Stay up with the payment play or watch the millennial money go elsewhere

  • Mobile
  • May 28, 2015
  • Jesse Medcalf
Stay up with the payment play or watch the millennial money go elsewhere

As Mary Meeker's presentation showed, modern consumers have become accustomed to getting what they want, when they want it—and modern businesses are using technology to cater to that need. Young Male Entrepreneur of the Year, law student and New Zealand representative in business strategy, Jesse Medcalf, gives a personal account of why retailers that don't keep up to date with technology might fall out of favour with millennials. 

I tap my mate on the shoulder as I stand over the counter, the resigned sigh of the retail assistant just discernible as he braces himself for every possibility of teenage antic. “Check this out” I say as I whip out my phone and with a sense of quiet glee wave it over the payment terminal. My friend, deep in the delicate process of trying to fit a lengthy, Snapchat caption into one line, lifts her head for barely a second to watch. With a cathartic beep my waffles are paid for. Her gaze drifts back to her snap without a word muttered. “Cool, eh?” – nothing.

Semble’s partnership with Paymark, telcos and banks has finally brought mobile NFC payments to New Zealand. The technology that’s been mainstream in Korea since 2012 is certainly a step in the right direction, but for a tech-savvy generation raised on the idea of doing everything with your phone and no less, it may seem more of an overdue attempt to catch up than a novelty. But don’t get me wrong, my friend’s apathetic reaction to my gimmicky new trick is not a sign that generation smartphone are disinterested with these advancements, but rather, that to us, they’re overwhelmingly expected.

We’ve not only gorged on the Jetsons-esque sci-fi predictions that were available to our parents' generation, but the borderless proliferation of content across social media, our omnipotent informer, has accustomed us to retail technology before it’s even hit our shores. As soon as Samsung hinted at the feasibility of a mobile wallet, we’d already seen the promo videos from every Kickstarter-funded wallet-app and the YouTube video of a Japanese man reviewing the optimal phone waving positions. Our expectations of the retail experience are rapidly accelerated to the latest version; we’ve seen the future and we want it now.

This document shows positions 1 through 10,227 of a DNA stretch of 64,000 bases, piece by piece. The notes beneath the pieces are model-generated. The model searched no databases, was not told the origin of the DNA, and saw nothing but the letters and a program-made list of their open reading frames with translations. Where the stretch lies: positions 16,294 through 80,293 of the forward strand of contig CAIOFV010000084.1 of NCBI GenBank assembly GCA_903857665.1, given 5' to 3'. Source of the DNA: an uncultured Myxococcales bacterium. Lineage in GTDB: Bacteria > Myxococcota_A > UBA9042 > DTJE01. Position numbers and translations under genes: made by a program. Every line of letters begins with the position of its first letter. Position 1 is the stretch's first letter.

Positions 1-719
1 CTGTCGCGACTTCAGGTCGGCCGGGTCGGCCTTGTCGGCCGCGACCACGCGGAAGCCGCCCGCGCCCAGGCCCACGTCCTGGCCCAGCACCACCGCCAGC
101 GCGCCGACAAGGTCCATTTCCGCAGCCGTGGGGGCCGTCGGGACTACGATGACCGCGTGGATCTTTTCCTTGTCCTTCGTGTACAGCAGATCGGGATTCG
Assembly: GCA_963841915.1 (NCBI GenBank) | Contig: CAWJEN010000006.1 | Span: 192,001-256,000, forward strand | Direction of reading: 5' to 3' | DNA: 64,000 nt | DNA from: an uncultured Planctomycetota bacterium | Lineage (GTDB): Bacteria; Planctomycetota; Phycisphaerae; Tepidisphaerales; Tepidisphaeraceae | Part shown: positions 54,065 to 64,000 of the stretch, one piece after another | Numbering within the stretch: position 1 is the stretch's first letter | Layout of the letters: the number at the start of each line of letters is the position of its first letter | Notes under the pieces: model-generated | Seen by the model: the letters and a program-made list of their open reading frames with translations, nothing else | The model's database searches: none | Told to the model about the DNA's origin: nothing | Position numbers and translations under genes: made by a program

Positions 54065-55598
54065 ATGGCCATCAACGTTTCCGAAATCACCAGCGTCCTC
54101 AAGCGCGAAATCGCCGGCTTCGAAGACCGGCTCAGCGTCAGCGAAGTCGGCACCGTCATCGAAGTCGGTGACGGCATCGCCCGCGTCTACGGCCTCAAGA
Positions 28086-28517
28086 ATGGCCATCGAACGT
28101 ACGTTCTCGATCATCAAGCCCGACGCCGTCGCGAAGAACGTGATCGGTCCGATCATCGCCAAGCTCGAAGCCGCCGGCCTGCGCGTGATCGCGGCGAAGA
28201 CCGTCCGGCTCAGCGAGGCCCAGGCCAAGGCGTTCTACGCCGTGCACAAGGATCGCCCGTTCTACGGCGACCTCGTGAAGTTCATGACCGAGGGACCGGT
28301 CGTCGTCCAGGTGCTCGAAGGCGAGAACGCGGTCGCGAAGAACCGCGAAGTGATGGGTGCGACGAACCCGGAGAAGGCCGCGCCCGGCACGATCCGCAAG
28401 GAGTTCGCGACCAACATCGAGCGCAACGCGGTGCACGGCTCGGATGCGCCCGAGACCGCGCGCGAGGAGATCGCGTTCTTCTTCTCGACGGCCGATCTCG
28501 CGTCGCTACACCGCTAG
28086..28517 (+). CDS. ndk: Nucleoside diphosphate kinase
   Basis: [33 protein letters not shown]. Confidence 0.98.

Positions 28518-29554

The most important thing that this technology does for us though, is that it demarcates the on-board from the dinosaurs. Because we know how to use it straight out of the box, there’s no adjustment period, no forgiving glow of novelty. We expect our retailers to be the same. Now that Semble is loaded, tested and already in my hand before I even enter the store, there are no second thoughts about my preferred payment method.

As self-important and stereotypical of the lazy teenager as it may seem, the fact is that when those three familiar curved lines that indicate contactless technology are missing from the payment terminal, I can’t help but be viscerally frustrated at having to pull my wallet out of my jeans. In ten years, paying with plastic will be ironic and give me mad hipster cred, but until then, it’s a reminder that the store I’m in just hasn’t put the effort in to modernise.

I shouldn’t be so lazy and I should be glad that I haven’t had to lug around cash and wait for change. But when I’m preparing to use my phone and an unsightly outdated terminal that’s so 2014 informs me that I’ve got to revert back to swiping and bashing in a pin, I can’t help but wonder if the fashion on the racks is just last season’s recycled stock. If they’re not up to date at the counter, there’s no chance they’ll be up to date in their style. Hell, the coffee beans probably aren’t even organic!

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A new identity: The rebranding of Invercargill

  • Brand
  • September 25, 2017
  • Elly Strang
A new identity: The rebranding of Invercargill

Invercargill is well known for its wide 'Parisian' boulevards, infamous mayor, the world’s Southern-most McDonalds (we think), an abundance of oysters and cheese rolls, as well as the highest incidence of R-rolling in the country. However, the city hasn't ever established a lasting brand identity, and locals decided the time had come to figure out what the town stood for. Designer Tim Christie talks us through the Invercargill brand’s new “stoic” look and feel.

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